Applications and recruitment performance of web-based respondent-driven sampling: Scoping review

Yannick B. Helms*, Nora Hamdiui, Mirjam E.E. Kretzschmar, Luis E.C. Rocha, Jim E. Van Steenbergen, Linus Bengtsson, Anna Thorson, Aura Timen, Mart L. Stein

*Corresponding author for this work

Research output: Contribution to JournalReview articleAcademicpeer-review

Abstract

Background: Web-based respondent-driven sampling is a novel sampling method for the recruitment of participants for generating population estimates, studying social network characteristics, and delivering health interventions. However, the application, barriers and facilitators, and recruitment performance of web-based respondent-driven sampling have not yet been systematically investigated. Objective: Our objectives were to provide an overview of published research using web-based respondent-driven sampling and to investigate factors related to the recruitment performance of web-based respondent-driven sampling. Methods: We conducted a scoping review on web-based respondent-driven sampling studies published between 2000 and 2019. We used the process evaluation of complex interventions framework to gain insights into how web-based respondent-driven sampling was implemented, what mechanisms of impact drove recruitment, what the role of context was in the study, and how these components together influenced the recruitment performance of web-based respondent-driven sampling. Results: We included 18 studies from 8 countries (high- and low-middle income countries), in which web-based respondent-driven sampling was used for making population estimates (n=12), studying social network characteristics (n=3), and delivering health-related interventions (n=3). Studies used web-based respondent-driven sampling to recruit between 19 and 3448 participants from a variety of target populations. Studies differed greatly in the number of seeds recruited, the proportion of successfully recruiting participants, the number of recruitment waves, the type of incentives offered to participants, and the duration of data collection. Studies that recruited relatively more seeds, through online platforms, and with less rigorous selection procedures reported relatively low percentages of successfully recruiting seeds. Studies that did not offer at least one guaranteed material incentive reported relatively fewer waves and lower percentages of successfully recruiting participants. The time of data collection was shortest in studies with university students. Conclusions: Web-based respondent-driven sampling can be successfully applied to recruit individuals for making population estimates, studying social network characteristics, and delivering health interventions. In general, seed and peer recruitment may be enhanced by rigorously selecting and motivating seeds, offering at least one guaranteed material incentive, and facilitating adequate recruitment options regarding the target population's online connectedness and communication behavior. Potential trade-offs should be taken into account when implementing web-based respondent-driven sampling, such as having less opportunities to implement rigorous seed selection procedures when recruiting many seeds, as well as issues around online rather than physical participation, such as the risk of cheaters participating repeatedly.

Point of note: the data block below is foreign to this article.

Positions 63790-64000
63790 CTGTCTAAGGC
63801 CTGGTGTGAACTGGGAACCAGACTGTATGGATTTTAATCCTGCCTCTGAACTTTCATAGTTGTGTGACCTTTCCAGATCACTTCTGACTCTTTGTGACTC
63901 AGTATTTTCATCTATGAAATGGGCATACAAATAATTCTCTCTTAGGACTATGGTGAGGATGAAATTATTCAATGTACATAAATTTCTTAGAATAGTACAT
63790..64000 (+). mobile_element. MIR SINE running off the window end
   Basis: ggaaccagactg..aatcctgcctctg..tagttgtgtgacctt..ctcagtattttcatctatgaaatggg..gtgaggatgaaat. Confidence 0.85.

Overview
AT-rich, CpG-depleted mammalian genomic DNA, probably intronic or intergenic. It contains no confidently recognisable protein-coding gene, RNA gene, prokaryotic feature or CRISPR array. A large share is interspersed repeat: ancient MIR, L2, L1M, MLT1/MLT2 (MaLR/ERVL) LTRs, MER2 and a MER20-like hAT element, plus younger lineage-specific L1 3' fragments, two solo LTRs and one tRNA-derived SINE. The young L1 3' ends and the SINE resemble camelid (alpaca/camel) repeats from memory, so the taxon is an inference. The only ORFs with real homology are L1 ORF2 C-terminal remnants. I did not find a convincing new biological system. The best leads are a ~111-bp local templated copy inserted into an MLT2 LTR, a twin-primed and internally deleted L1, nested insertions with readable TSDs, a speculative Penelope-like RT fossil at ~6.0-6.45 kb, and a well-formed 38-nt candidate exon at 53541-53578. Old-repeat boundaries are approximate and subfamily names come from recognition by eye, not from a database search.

Original languageEnglish
Article numbere17564
JournalJournal of Medical Internet Research
Volume23
Issue number1
DOIs
Publication statusPublished - Jan 2021

Keywords

  • Hard-to-reach populations
  • Interventions
  • Online sampling
  • Probabilistic sampling
  • Public health
  • Research methodology
  • Respondent-driven sampling
  • WebRDS

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